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Humanity has been pondering the ways in which we might communicate with life on other planets for centuries, and numerous attempts have been made to transmit messages and cultural artefacts into space in the hope they might one day be picked by an alien species. Given the possibility that non-human sentient lifeforms would have a completely different means of communicating and understanding the universe, one of the biggest challenges is determining what form the message should take if it is to convey, at very least, the idea that it originates from an intelligent species.

Whatever form it does take, pattern is likely to be at the heart of it. PATTERNITY is founded on the belief that pattern functions as a universal language – and NASA has a similar perspective. Earlier this year, the space agency released a book offering and in-depth but accessibly intriguing reflection on the possible modes of extra-terrestrial communication, considering both how mankind might express itself in order to be understood, and how we should prime our own models of interpretation to recognise and decode any messages that might be being directed towards us…

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In celebration of World Space Week, PATTERNITY looks to the skies, pairing inspiring intergalactic imagery with some of the ideas and reflections that space has inspired here on Earth. Like glancing out of a window at the world outside, our glimpses at the patterns of the cosmos are a humbling and eye-opening reminders of the position our world occupies in the vastness of space, and its fragility and dependence upon the wider universe…

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CELEBRATING SPACE WEEK ‘Materials on International Space Station Experiment-8.’ July 12, 2011 The small circles are test beds for materials and computing elements attached to the outside of the ISS. These elements are being evaluated for the effects of atomic oxygen, ultraviolet, direct sunlight, radiation, and the extremes of heat and cold. Researchers hope the results will provide a better understanding of the durability of various materials and computing elements when they are exposed to the rigours of space environments and hope to incorporate what is learned into the design of future spacecraft. Photo and Text: NASA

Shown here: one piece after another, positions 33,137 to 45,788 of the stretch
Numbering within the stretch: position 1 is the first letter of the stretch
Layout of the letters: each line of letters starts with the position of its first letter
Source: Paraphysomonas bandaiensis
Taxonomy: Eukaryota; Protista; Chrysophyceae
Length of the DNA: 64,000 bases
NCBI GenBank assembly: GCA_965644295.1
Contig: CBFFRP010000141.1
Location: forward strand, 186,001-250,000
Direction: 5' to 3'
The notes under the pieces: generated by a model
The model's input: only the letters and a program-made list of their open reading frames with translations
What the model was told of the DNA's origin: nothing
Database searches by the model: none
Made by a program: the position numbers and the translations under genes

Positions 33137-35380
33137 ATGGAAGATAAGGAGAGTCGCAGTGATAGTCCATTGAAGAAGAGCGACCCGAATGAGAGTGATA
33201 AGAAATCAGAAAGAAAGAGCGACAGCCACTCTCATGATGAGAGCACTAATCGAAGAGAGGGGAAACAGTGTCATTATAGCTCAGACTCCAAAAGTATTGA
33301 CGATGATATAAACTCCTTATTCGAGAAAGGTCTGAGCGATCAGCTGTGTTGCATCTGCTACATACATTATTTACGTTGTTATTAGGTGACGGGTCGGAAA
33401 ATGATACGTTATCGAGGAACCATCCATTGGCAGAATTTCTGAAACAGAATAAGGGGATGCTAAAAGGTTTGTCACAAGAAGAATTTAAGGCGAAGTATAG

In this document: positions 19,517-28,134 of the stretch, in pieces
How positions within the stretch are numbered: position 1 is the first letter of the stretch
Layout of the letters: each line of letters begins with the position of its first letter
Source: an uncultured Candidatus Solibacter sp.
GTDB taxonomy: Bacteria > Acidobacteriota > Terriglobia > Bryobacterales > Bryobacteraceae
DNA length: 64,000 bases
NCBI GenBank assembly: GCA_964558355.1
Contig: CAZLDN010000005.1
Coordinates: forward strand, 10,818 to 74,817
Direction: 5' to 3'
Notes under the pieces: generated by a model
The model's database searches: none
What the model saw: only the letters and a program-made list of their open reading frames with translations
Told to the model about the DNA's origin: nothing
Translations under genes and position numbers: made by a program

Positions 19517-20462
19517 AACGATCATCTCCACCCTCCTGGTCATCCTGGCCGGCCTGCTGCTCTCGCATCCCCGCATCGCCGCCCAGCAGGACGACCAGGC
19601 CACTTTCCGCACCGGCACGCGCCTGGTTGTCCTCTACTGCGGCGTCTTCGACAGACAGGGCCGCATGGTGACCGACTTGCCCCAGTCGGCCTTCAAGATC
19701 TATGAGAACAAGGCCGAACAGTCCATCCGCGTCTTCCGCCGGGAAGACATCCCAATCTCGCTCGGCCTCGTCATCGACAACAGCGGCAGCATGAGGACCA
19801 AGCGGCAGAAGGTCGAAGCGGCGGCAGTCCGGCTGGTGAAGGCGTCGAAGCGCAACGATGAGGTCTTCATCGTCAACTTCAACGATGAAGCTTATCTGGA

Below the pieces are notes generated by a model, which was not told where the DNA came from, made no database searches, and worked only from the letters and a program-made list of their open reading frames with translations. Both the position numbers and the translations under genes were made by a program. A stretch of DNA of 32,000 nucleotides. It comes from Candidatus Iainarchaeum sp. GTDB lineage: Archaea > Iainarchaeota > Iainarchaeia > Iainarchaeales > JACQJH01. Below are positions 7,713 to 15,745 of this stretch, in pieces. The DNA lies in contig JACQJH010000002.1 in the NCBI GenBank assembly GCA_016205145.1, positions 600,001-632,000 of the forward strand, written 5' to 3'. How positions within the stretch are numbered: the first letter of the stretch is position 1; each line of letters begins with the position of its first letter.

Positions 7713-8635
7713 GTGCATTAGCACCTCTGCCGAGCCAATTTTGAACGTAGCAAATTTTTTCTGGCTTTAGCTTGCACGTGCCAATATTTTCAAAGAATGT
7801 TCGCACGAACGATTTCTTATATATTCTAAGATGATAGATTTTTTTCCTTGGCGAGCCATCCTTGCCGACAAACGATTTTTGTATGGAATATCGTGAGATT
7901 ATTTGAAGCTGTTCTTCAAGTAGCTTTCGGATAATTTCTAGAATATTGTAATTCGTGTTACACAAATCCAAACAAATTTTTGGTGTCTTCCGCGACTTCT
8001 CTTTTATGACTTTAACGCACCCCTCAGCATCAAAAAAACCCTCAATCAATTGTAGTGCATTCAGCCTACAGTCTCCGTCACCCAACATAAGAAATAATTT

NASA Astronaut Donald Pettit has often been called the guru of space photography. Working on the ISS for over ten years, Pettit has captured some of the most magnificent images of our home, earth, and the galaxy beyond; many which force us to ask questions about our environment and seek further innovation and exploration. With the primary scientific intention of collecting data from the imagery, surveying the globe and the universe, he also recognises the intrinsic beauty and uniqueness of his work.

“Just the idea that there is value in the pictures that transcends their imagery — the fact that a human being thought that it was worthwhile to take a picture at this point on Earth — that information becomes an interesting data set”

Read more about the technicalities and practice of photography in space at Time Magazine here…

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Amongst the glimmering patchwork of stars, scientists have discovered an earth-sized diamond in space. Leftover from a cooled white dwarf, the chunk of carbon was found due to its interference with the patterns of lightwaves from surrounding stars. Read more about this enormous jewel at the National Geographic.

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The 12th April 1961 marked the first time that a human entered space: Yuri Gagarin was a Russian cosmonaut whose Vostok Spacecraft orbited the Earth.

Here PATTERNITY pairs magnificent images showing human Space endeavours and the progress made since that first venture into the unknown, with things much more rooted to terra firma; reminding us of the vastness of space, and the interconnected nature of the whole Universe…